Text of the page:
A key projection for 2023-24 by the IMF is of the rate of inflation at the monthly average for the year at 24%, with the end period rate at 18.5%. The first six months of 2023-24 have witnessed on average monthly inflation rate of 28.8%, which is even higher than the corresponding average for 2022-23 of 25.0%.

The IMF projection implies that the average rate of inflation from January to June 2024 will be significantly down to 19.2%. The rate of inflation in December was 29.7%. Therefore, such a big drop soon in the rate of inflation looks highly unlikely. A perhaps more realistic projection is that it will average close to 26% over the twelve months of 2023-24.

We turn now to the IMF projection of the budgetary outcome in 2023-24. Confidence has been placed by the IMF on realization of all the targets set at the time of the federal budget presentation. The revenue to GDP ratio is expected to rise from 11.4% to 12.5% of the GDP, while the level of expenditure is projected to increase from 19.2% to 20% of the GDP. Consequently, the budget deficit is projected at 7.6% of the GDP, marginally below last year’s level.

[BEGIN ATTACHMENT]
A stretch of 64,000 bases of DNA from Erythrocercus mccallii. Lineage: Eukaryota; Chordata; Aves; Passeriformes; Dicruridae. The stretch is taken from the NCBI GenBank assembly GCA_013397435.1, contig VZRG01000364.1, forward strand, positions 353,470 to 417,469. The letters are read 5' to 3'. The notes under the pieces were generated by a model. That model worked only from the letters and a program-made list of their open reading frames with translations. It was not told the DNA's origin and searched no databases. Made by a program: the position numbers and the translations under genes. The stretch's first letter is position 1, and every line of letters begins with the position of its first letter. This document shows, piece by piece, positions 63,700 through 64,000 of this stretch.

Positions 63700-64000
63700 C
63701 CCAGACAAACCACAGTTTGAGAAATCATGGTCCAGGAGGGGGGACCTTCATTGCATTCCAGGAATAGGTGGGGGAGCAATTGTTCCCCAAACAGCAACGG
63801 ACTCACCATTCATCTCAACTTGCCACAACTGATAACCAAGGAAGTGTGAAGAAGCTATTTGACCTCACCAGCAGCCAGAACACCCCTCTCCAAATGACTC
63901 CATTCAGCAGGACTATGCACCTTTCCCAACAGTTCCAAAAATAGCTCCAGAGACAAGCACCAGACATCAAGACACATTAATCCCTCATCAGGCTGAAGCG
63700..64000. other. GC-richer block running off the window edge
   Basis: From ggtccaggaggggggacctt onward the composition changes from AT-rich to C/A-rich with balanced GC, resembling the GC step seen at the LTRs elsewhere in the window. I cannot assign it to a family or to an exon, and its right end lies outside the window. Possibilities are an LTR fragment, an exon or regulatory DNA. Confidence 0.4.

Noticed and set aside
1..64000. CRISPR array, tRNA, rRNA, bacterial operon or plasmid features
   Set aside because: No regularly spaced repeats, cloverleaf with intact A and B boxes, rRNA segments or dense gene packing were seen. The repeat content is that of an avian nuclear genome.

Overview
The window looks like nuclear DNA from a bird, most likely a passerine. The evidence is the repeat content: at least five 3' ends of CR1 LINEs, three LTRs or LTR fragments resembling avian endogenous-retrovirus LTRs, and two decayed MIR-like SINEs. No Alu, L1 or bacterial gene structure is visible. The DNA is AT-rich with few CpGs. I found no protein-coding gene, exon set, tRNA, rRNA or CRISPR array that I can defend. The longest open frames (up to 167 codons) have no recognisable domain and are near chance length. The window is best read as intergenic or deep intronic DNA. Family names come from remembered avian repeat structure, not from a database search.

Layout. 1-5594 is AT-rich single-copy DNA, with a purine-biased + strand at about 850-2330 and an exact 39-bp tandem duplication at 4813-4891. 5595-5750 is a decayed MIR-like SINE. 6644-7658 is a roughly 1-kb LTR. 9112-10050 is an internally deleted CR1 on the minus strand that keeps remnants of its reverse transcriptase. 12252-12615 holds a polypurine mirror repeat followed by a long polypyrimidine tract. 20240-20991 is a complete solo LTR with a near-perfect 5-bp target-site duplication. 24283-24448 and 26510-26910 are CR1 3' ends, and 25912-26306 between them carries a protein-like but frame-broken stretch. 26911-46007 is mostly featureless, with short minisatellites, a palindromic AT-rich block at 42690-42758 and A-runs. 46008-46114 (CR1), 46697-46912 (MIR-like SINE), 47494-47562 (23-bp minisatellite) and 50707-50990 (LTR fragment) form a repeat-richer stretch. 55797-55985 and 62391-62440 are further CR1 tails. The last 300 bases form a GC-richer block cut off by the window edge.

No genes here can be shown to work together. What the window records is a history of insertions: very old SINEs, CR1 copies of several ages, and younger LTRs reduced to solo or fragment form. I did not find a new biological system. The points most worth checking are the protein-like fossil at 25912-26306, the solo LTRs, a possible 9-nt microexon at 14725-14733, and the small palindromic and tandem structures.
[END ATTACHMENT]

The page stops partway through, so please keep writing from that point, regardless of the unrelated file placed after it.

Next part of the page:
There are some risk factors associated with the budgetary projections. First, FBR revenues are linked almost 40% to the size of the import tax base. The 31.3% target growth in FBR tax revenues will be difficult to achieve in the presence of import controls by the SBP and the newfound stability in the exchange rate. During the first six months of 2023-24, the rupee value of imports has increased by only 8%.

Second, the provincial governments are expected to generate a large cash surplus of Rs 650 billion in 2023-24. The governments, especially of Punjab and Khyber-Pakhtunkhwa, are having serious problems in generating surpluses of over four times the level achieved last year.

Projections of monetary indicators are also optimistic in nature. The growth rate of broad money is expected to fall to 11%, compared to 14.2% in 2022-23. As of end-December 2023 the opposite is observed. The expansion in money supply has been 4.4% as compared to only 0.9% in the first six months of 2022-23.

The faster expansion in money supply is due to the big jump in net government domestic borrowing from scheduled banks to finance the budget deficit. This has been caused not only by the large size of the deficit but also because the net inflow of external financing has been small or even negative. There is a strong likelihood that the rate of monetary expansion could approach 18%, as compared to the 11% projection by the IMF. This will add significantly to inflationary pressures in 2023-24.